Homework pays off in Tour stage
SALON-DE-PROVENCE, France — Edvald Boasson Hagen showed that brawn and speed don't guarantee victory at the Tour de France. Winners do their homework, too.
Going right around a roundabout while others took the left and longer route proved to be the key that enabled the Norwegian to finally win a stage at this Tour on Friday after two second-place finishes.
Only Boasson Hagen and Nikias Arndt took the shorter route. The Norwegian then eliminated the German rider with a burst of acceleration and sped to the line in Salon-de Provence.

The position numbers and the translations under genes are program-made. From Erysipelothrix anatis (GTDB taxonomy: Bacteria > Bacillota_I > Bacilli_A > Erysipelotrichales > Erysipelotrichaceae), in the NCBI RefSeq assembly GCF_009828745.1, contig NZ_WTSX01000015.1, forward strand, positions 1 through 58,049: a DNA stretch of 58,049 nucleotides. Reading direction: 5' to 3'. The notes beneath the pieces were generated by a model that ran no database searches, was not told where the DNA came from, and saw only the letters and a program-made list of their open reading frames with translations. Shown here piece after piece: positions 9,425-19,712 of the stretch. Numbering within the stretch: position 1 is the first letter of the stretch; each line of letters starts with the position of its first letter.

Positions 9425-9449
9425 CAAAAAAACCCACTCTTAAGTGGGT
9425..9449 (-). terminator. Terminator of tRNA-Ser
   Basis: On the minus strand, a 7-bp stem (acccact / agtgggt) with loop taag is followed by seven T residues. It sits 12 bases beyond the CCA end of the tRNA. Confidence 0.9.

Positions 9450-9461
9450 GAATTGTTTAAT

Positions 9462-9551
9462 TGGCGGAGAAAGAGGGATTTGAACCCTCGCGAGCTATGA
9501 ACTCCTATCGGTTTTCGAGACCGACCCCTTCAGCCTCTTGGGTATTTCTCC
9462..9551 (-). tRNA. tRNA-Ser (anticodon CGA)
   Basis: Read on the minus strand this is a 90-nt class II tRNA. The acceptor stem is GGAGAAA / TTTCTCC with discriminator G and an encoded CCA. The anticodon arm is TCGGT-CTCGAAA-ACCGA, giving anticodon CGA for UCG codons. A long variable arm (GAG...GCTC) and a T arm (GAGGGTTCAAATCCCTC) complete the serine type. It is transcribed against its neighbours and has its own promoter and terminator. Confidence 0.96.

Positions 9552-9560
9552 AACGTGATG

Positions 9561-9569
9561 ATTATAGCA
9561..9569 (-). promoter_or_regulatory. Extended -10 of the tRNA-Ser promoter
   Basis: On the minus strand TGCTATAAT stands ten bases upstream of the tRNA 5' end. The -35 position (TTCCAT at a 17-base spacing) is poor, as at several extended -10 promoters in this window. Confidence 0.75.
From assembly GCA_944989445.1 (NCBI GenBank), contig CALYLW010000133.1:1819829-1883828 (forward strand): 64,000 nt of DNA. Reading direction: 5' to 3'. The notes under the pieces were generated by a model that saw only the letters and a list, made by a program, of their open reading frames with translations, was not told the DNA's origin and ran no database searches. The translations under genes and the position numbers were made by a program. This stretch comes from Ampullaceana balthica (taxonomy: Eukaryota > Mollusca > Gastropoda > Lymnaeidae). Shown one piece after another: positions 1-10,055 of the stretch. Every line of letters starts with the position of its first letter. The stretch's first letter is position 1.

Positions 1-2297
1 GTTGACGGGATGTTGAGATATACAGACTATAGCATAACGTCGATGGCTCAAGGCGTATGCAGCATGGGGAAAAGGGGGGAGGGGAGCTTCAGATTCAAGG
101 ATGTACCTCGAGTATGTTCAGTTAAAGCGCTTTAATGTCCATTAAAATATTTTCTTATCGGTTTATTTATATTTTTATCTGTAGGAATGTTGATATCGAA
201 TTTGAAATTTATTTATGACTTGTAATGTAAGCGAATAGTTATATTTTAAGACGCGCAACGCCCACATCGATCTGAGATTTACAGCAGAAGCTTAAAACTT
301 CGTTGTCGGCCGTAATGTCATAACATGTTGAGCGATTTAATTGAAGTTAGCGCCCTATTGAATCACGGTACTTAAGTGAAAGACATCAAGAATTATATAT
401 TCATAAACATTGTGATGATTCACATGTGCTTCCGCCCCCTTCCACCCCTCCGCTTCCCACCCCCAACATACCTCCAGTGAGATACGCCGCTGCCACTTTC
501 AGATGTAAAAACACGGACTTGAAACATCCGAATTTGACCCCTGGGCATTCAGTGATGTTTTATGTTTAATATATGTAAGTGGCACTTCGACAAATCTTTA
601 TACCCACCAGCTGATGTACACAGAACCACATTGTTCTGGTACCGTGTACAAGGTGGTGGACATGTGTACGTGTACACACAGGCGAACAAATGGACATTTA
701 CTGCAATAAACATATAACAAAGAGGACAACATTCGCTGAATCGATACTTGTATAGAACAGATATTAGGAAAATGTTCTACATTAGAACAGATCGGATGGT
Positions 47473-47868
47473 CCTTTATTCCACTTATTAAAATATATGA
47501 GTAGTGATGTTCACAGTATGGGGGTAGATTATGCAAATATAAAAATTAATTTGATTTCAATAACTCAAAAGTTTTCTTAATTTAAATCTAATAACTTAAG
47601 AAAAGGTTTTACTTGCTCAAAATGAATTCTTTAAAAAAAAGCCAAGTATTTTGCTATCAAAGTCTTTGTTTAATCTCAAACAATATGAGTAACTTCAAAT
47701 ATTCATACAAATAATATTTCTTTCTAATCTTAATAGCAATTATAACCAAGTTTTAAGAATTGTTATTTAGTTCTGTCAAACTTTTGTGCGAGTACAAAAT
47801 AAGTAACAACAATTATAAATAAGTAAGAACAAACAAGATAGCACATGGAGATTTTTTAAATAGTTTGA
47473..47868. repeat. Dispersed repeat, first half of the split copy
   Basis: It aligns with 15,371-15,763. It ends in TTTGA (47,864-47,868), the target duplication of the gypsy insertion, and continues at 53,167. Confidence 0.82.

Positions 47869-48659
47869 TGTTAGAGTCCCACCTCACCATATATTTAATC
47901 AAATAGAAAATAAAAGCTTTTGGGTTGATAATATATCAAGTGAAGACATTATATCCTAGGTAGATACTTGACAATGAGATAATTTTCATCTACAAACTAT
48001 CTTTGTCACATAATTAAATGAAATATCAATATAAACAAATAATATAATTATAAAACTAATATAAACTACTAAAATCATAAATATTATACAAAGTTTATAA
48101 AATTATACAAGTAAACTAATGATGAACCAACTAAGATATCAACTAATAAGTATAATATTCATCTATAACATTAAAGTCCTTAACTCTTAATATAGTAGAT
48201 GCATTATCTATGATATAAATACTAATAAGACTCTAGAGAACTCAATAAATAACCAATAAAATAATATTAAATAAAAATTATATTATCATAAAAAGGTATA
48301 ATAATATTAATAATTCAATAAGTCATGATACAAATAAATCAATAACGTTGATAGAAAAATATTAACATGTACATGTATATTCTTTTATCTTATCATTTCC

Arndt placed second, five seconds back.
Third-placed Jens Keukeleire was among those who went left around the roundabout in the last three kilometers (under two miles) and immediately realized their mistake, as Boasson Hagen motored away.
"That's when it struck me: We should have taken right," Keukeleire said. "He's one of those riders, give him 10 meters and he's gone."
It was Boasson Hagen's third career stage win at the Tour, after his first two in 2011. He said he'd studied the finish and identified the short cut.
"I was hunting for opportunities, and then the roundabout arrived," he said. "I understood that going right would be quicker."
Riding at a leisurely pace far behind them, race leader Chris Froome and other top contenders for the yellow jersey were happy to let others contest the victory on the Tour's longest stage. The overall standings remained unchanged at the top, with Froome leading French rider Romain Bardet by 23 seconds and Rigoberto Uran of Colombia by 29 seconds.